When I went to move my car last week from in front of the Taj Mahal, it was not there—the Taj Mahal, I mean. The car was fine, and made it up over the hump of snow and out to Rockaway, where I left it on the Street of No Parking Restrictions. But the Taj Mahal hologram in the window of the gallery I had parked in front of had dematerialized, and I am not sure if that is just in the nature of holograms or if the gallery has closed.
Not that I will be in any condition to follow up on it soon. Yes, dear readers, the Alternate Side Parker has been sidelined with a pedestrian injury. I had surgery last week on my accelerator foot, and am currently using a Roll-a-Bout to navigate the three rooms of my apartment.
The Roll-a-Bout is an evolutionary leap over crutches, and I applaud it heartily and rely on it heavily, except when crutches are necessary to play on the heartstrings of plumbers. (My recovery coincided with a plumbing crisis: something behind the wall or under my bathroom floor was leaking onto the newly renovated bathroom in the apartment below. Thanks to my pathetic invalid condition, the plumbers were able to find and fix the leak with a minimum of damage or inconvenience.)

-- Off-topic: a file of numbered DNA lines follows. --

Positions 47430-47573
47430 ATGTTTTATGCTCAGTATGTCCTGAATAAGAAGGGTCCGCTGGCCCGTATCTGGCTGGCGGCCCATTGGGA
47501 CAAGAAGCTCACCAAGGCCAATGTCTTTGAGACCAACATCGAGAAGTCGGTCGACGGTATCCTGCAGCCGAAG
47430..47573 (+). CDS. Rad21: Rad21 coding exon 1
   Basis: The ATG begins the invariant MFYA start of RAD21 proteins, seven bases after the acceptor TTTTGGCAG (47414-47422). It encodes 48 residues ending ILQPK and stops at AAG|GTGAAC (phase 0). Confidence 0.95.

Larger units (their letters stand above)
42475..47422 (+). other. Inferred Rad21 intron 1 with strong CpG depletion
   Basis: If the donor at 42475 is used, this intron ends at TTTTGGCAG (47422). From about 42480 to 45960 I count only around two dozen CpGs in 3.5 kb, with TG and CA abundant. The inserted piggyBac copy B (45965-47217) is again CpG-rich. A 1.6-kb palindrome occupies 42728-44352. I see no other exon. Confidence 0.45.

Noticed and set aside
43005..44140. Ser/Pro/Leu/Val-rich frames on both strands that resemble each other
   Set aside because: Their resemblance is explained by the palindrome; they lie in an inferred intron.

I was hoping that yesterday’s mail would contain a valentine from the New York Department of Finance’s Adjudication Division. Earlier this month, I received the decision on my appeal in the matter of the curb cut. The form for this is evenhanded to a fault. It is headed “In the Matter of the Appeal of,” under which find my name and address, license plate number, and summons number(s). Then there is a choice of verdicts: “Upon review of the entire record before us, we find no error of fact or law. The Judge’s decision is upheld” and “Upon review of the entire record before us, we find error. The decision is reversed and the prior payment will be returned.” Below that, it says, in parentheses, “A mark has been placed next to the applicable decision.”
The letter was artfully folded so that the faintly crossed-out verdict fell on the fold, and it took a while to decipher the fact that the judges unanimously (O.K., so there were only two of them) found my appeal persuasive: “we find error.” Yes! It is signed (indecipherably) by two Administrative Law Judges, above a section headed “Codes,” in which the letters “O / M / O / N” are printed, just like that, between slashes, twice, in a space that would accommodate six codes. I don’t know how to decode it, but I figure it means “That first judge was an idiot.”
The point is that I won. But I don't expect to feel the full triumph of judicial victory until I receive that check for $195.